It is very useful to have a list of digits left to use and a list of digits that have been created.

However, this is an island that will likely require many attempts before a solution is found. A table, like the one above, could be useful as long as it does not discourage multiple attempts.

## Discover

The key here is understanding the necessary conditions for the starting numbers to make it possible. There is a lot of thinking required and the clever use of regrouping across columns is necessary to build a solution.

## Investigate

This is an island that really promotes the careful thinking of strategies and then investigating whether they are possible. After an initial period of Roaming, if the children discuss why they might be struggling to create solutions, it will hopefully lead to strategies that they can use and investigate.

## Argue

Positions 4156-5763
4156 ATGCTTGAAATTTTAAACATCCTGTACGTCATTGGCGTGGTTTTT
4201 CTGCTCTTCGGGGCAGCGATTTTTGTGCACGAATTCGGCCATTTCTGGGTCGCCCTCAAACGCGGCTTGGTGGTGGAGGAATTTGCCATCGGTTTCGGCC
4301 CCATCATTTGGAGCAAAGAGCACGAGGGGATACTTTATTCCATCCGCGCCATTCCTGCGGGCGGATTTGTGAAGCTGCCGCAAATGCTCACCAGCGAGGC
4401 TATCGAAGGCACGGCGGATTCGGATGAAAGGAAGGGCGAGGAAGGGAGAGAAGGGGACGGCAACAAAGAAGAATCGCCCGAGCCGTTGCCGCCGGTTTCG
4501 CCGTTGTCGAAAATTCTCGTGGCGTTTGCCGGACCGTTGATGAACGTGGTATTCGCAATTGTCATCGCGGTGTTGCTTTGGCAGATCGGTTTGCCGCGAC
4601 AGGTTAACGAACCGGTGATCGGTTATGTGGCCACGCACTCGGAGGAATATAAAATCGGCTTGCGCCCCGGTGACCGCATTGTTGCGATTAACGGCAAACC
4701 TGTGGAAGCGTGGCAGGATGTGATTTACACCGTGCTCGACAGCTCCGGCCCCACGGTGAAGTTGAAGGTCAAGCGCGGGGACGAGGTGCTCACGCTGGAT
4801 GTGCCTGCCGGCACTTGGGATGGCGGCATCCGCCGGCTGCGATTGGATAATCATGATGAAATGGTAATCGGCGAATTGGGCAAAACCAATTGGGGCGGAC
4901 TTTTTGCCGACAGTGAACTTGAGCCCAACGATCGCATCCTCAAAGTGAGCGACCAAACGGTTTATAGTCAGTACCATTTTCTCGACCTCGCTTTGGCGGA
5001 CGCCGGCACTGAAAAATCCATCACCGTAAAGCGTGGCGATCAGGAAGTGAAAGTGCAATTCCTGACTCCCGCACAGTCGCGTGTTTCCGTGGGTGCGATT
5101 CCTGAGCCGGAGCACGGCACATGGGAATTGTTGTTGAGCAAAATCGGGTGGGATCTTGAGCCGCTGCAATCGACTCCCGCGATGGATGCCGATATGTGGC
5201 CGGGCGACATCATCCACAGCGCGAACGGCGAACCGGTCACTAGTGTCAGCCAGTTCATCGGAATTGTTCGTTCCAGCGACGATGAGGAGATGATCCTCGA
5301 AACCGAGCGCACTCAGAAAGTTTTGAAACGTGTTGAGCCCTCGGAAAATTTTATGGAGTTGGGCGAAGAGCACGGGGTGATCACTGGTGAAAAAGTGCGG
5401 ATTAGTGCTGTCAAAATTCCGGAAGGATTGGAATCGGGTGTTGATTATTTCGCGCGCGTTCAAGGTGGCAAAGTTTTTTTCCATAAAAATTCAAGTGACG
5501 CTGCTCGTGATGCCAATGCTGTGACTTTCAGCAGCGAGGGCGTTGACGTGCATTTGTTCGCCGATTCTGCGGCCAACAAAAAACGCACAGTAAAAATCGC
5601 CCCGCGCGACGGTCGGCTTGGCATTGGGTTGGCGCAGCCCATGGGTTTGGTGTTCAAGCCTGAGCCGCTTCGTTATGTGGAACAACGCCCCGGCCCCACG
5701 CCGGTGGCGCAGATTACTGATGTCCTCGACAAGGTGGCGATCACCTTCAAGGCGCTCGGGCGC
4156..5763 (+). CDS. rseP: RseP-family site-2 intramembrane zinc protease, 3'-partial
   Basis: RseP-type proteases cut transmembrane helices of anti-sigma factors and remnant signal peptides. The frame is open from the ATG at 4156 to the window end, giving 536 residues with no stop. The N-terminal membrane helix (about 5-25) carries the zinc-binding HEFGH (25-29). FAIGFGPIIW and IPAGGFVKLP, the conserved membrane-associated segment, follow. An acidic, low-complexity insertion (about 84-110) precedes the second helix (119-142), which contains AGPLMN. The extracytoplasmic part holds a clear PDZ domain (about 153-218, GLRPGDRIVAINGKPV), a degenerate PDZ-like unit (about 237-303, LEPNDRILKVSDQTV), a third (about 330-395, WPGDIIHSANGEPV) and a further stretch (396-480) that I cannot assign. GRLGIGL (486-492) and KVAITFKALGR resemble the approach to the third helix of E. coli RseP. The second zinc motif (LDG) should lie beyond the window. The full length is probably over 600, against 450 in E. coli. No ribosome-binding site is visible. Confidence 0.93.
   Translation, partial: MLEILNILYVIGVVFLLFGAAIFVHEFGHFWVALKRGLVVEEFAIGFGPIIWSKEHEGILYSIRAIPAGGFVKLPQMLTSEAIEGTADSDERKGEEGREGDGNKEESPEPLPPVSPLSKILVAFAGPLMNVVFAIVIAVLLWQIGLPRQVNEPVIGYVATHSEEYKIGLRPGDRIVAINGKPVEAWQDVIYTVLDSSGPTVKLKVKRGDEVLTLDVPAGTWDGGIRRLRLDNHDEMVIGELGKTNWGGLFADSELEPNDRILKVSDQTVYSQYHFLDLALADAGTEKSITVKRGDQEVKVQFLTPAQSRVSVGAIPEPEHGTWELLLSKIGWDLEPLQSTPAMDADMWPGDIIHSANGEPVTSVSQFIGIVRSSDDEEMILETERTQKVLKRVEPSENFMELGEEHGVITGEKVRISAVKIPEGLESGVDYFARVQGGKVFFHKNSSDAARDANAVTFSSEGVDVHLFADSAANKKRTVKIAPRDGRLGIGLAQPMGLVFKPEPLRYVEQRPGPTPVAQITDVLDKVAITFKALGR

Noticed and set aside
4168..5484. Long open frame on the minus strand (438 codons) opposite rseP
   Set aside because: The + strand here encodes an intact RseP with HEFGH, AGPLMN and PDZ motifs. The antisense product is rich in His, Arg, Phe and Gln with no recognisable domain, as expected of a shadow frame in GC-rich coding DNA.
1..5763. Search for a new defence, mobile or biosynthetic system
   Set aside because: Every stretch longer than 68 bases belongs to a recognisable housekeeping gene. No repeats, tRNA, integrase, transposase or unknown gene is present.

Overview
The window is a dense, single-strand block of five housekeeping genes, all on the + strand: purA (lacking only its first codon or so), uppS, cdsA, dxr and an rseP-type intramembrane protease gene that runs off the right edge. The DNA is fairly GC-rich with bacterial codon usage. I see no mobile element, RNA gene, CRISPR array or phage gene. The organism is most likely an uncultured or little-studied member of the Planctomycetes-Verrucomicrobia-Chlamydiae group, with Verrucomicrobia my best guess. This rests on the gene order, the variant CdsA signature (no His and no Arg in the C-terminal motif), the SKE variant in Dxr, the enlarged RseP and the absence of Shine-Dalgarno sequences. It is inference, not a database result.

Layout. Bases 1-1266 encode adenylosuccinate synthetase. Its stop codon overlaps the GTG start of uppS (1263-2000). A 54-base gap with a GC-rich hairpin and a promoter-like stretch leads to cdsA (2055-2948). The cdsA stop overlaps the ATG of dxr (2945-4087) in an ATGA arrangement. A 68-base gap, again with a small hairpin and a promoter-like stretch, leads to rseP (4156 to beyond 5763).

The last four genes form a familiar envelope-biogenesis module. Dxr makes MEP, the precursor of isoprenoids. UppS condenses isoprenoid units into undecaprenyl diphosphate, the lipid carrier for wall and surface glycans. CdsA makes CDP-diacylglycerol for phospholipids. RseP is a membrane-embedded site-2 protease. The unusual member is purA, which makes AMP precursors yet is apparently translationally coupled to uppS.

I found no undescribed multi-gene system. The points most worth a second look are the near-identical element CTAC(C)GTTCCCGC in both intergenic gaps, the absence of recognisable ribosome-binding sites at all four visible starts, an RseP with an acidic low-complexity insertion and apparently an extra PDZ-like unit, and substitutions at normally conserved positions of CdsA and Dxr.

As they are unlikely to come across a solution randomly, they can use their Arguing skills to explain why most combinations do not work. What is the difficulty being presented here and what can they do about it? Encourage discussion of how many new digits can be changed in the answer with each swap of digits. This will lead to strategies that could work.

## Explore

This island really utilised the Explore skills to add depth and thinking to the problem. It shows how we can gradually build in challenging constraints to build in a lot of mathematical thinking.

There are also lots of possibilities that we can explore from this starting point.